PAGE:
Im German Ticker, dem Magazine der German Chamber of Commerce in China (AHK), Ausgabe Februar/März 2016, hat Daniel Albrecht einen Fachartikel zum Thema Trademark Disputes with squatters - "How to protect your IP", veröffentlicht.
Die AHK Greater China, als Teil des weltweiten AHK-Netzwerkes, ist die Schlüsselorganisation für die Vertretung deutscher Interessen im Auftrag der deutschen Bundesregierung in China. Mit fünf Hauptbüros sowie acht weiteren Büros in Greater China und Deutschland repräsentiert sie deutsche Unternehmensinteressen und setzt sich für den Ausbau der bilateralen Wirtschaftsbeziehungen ein.
Den gesamten Artikel können Sie hier downloaden: http://china.ahk.de/gc-ticker/magazine/sharing-economy/
Aus dem Artikel:
"The trade mark application volume in China continues increase rapidly. The State Administration for Industry and Commerce (SAIC) has announced that 2.1 million single-class trade mark applications were received in China in the first nine months of 2015, an increase of 37% on the same period in 2014.
Companies which delay the registration of their trade mark in China now, may discover that someone else has already taken possession of their brand. This persons known as trademark "squatters". Savvy to China's complex trademark laws, these individuals target valuable foreign brands and register them as trademarks in China.
When this occurs, a company may be prevented not only from selling their goods within China, they may also be prevented from manufacturing products in China for export elsewhere — unless the business owner pays the trademark squatter to buy their mark back. Then, when the legitimate brand owner sets foot in China and attempts to do business there, they will suddenly be faced with three choices: give in to the squatter’s demands, re-brand, or litigate through lengthy legal battles.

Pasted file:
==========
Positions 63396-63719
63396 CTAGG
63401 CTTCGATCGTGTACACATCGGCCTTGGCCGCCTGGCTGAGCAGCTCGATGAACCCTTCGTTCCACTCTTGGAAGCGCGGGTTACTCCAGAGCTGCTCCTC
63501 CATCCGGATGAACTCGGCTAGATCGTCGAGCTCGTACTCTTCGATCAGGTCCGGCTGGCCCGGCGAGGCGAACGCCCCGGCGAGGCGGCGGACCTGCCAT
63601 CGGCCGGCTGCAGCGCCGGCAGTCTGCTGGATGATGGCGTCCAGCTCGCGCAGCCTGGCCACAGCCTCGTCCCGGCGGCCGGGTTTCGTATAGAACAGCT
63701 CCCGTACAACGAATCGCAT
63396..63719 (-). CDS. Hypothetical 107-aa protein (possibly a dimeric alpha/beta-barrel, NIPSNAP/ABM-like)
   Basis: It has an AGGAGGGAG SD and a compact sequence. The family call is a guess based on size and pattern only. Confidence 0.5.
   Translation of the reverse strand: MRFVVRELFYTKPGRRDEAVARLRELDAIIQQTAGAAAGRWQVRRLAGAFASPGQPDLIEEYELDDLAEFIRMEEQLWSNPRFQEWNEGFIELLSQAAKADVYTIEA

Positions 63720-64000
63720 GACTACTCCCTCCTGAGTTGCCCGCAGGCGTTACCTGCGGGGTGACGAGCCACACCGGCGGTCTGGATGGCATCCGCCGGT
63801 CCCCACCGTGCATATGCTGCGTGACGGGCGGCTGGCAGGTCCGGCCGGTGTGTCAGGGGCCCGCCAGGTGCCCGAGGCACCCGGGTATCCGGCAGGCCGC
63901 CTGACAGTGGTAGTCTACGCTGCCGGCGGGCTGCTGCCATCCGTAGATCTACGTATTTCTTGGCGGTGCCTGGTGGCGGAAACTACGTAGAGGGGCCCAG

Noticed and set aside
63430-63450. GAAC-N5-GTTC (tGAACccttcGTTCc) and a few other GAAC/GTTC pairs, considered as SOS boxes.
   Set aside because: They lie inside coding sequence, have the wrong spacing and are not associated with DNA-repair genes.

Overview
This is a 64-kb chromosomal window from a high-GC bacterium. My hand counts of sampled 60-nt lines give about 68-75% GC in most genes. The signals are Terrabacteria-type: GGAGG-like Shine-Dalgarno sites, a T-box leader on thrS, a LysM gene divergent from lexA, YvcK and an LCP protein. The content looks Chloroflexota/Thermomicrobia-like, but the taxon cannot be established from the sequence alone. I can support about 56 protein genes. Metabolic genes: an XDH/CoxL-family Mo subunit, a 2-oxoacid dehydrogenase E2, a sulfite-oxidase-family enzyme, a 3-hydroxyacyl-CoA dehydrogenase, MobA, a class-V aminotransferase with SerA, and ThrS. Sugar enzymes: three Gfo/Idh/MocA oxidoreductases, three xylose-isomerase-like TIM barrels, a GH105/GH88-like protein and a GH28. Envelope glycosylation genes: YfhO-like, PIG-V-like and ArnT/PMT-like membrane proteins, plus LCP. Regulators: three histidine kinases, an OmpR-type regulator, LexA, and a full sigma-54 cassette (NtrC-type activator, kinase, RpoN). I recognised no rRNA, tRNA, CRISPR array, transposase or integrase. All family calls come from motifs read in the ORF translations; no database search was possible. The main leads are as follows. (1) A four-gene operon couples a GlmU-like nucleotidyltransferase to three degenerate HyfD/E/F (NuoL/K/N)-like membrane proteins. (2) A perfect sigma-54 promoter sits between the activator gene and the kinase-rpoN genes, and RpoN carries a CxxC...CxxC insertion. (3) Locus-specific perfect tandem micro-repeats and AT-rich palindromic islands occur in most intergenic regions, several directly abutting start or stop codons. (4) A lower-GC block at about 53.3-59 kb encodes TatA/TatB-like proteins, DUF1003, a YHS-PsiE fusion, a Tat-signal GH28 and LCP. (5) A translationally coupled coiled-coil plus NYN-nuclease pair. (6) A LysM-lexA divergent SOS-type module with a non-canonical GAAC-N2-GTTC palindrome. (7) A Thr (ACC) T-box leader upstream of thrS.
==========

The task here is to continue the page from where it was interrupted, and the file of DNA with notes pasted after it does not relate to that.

The trademark application in China follows the principle of “Earlier Application, Earlier Being Granted”. There is no common law protection for unregistered trade marks in the PRC, except possibly for well-known marks although recent cases show that trade mark owners of well-known brands are fighting an uphill battle once trade mark squatters register the Chinese names or marks of their well-known brands in the PRC. For this reason, it is advisable to file trade mark applications in China as soon as possible.
Even though your initial marketing launch into the Chinese market is likely to be in Latin script, the majority of China’s 1.35 billion population does not read or speak English, or any other foreign language. For this reason, Chinese consumers of your products or services will devise their own Chinese name or mark for your products or services rather than using your Latin script mark, even if your Latin script mark is well known. At some point, a trade mark squatter is likely to take up the Chinese version of your mark or name, and register it with the China Trade Marks Office (CTMO)."